PHP Garbage Collection and Performance

By Robert Dominy – Engineering Director – ADP Cobalt Display Advertising Platform

Normally garbage collection is not a big issue in PHP because garbage only accumulates under special circumstances and most PHP applications are short lived.  However, when the conditions are right, PHP garbage collection can cause seemingly random half second to full second delays in an application.

Garbage Accumulation

PHP uses fairly standard memory management techniques.  As you create new objects and assign them to variables, PHP increments reference counters.  As those variables go out of scope, PHP decrements the reference counters and when the counter goes to zero, the object is freed from memory.

The exception to this that causes garbage accumulation is when objects contain circular references.  The example below demonstrates a circular reference.  The Owner class has an array of Item objects and each Item has a reference to its owner.

class Item
            public $name='';
            protected $owner = null;

            public function __construct($name, $owner)
                        $this->name = $name;
                        $this->owner = $owner;

class Owner
            protected $items = array();
            protected $last = null;           

            public function add($itemName)
                        $this->items[$itemName] = new Item($itemName, $this);

Create a series of Items and later free up the Owner.


$o = new Owner();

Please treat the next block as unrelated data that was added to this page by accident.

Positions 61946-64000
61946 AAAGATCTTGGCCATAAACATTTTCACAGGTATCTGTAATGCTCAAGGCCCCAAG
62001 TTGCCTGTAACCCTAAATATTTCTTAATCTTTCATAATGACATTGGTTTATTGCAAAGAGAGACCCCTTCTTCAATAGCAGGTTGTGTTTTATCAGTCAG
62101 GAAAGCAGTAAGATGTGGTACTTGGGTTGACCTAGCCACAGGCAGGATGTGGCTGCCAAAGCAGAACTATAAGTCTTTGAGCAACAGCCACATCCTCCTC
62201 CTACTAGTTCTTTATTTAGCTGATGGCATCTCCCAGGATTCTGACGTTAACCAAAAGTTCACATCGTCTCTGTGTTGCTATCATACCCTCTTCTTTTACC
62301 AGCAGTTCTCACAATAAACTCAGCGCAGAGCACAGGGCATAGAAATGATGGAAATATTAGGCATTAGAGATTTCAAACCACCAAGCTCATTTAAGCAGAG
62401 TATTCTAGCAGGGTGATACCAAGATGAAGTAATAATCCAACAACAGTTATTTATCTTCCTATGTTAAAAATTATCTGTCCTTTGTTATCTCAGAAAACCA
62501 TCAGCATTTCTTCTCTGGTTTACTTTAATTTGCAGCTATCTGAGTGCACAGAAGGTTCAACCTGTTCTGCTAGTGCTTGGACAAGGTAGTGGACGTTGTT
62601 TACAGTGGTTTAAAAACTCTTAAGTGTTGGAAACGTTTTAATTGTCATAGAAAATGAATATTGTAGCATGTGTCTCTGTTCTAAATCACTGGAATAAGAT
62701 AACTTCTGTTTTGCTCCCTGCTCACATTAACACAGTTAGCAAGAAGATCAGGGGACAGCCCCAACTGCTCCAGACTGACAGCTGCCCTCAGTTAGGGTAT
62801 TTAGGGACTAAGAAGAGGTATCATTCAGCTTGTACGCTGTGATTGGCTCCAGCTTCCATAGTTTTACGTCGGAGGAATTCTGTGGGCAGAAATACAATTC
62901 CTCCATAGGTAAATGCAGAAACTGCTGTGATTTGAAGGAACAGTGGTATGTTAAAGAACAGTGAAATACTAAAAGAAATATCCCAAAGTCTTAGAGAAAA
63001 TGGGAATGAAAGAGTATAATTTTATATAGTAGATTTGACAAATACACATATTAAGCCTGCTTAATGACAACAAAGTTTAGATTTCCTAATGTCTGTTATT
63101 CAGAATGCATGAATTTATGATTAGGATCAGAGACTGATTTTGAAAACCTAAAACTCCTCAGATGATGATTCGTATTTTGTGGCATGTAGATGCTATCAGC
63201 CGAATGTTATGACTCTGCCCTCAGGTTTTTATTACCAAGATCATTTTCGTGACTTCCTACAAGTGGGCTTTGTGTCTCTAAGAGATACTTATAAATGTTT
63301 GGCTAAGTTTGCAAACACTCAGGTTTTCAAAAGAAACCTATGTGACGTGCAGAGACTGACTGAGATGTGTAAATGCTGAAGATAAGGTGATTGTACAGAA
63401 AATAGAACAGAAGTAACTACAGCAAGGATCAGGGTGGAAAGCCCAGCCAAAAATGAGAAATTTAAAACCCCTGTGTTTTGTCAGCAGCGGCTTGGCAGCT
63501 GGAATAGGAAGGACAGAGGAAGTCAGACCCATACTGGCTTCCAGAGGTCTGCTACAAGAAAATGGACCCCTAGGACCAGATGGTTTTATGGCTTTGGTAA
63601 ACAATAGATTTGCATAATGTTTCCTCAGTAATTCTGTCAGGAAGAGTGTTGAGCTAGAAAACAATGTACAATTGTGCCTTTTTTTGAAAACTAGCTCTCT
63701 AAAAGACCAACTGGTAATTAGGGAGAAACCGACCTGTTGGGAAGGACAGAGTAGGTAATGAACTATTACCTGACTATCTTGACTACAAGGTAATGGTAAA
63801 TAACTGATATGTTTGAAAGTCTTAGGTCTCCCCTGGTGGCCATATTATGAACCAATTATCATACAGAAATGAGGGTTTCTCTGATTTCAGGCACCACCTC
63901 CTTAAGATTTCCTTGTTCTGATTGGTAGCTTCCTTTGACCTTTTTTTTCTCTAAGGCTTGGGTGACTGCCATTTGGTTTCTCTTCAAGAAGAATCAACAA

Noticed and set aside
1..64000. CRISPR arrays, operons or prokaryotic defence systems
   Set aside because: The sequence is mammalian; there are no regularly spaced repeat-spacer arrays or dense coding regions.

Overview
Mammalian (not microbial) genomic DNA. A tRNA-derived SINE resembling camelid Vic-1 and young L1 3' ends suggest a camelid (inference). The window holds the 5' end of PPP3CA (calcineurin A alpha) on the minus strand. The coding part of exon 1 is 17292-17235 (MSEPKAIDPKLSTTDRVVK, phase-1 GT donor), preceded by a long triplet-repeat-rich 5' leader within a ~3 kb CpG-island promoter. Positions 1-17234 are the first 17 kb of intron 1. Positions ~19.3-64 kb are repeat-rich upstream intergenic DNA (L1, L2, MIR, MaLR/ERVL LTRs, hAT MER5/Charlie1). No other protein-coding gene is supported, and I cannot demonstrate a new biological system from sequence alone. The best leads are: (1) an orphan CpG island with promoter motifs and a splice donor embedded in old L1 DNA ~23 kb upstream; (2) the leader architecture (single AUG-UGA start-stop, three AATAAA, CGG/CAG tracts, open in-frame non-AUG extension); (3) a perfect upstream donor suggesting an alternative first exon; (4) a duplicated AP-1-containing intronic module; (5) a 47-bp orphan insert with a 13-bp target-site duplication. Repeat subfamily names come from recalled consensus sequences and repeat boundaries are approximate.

$o = null; 

$count = gc_collect_cycles();
print("$count items collected\n"); 

>> 8 items collected

PHP is unable to fully delete the objects when the owner is deleted because it detects the circular reference.  Instead the object is marked for garbage collection and analyzed during the next garbage cycle.  By turning off garbage collection at the start of the script and calling the collect method manually, you can see that PHP has collected garbage during execution.

Short Lived Applications vs. PHP Daemons

Most PHP applications are either running under Apache or executed from the command line as a short-lived script.  In these cases garbage collection is likely to have zero impact on performance.  The script will probably exit before garbage collection ever kicks in.

However, if you are operating a PHP daemon, executing a long running PHP script or your script generates a lot of garbage, then garbage collection can have a severe impact on performance.  In one of our high performance applications we were seeing hundreds of 500ms-1000ms random delays per hour.  After much hunting the cause was traced to garbage collection.  An “optimization” slipped in the code that caused a circular reference.


There are two ways you can mitigate the performance effects of garbage collection.  The first is to simply avoid circular references.  If you have no circular references the garbage collector will never kick in.

When you cannot avoid circular references or you want to put some defensive code in place to protect critical sections of code, you can at least choose when garbage collection occurs.   At the start of a critical code section disable garbage collection (gc_disable) and when you’ve finished all your critical work (for example handling a user request and returning the results), then either manually collect the garbage yourself (gc_collect_cycles) or re-enable garbage collection (gc_enable).

If you are not expecting the code to generate garbage calling gc_collect_cycles and logging any non-zero return values might help you catch code that sneaks into the project at a later date.

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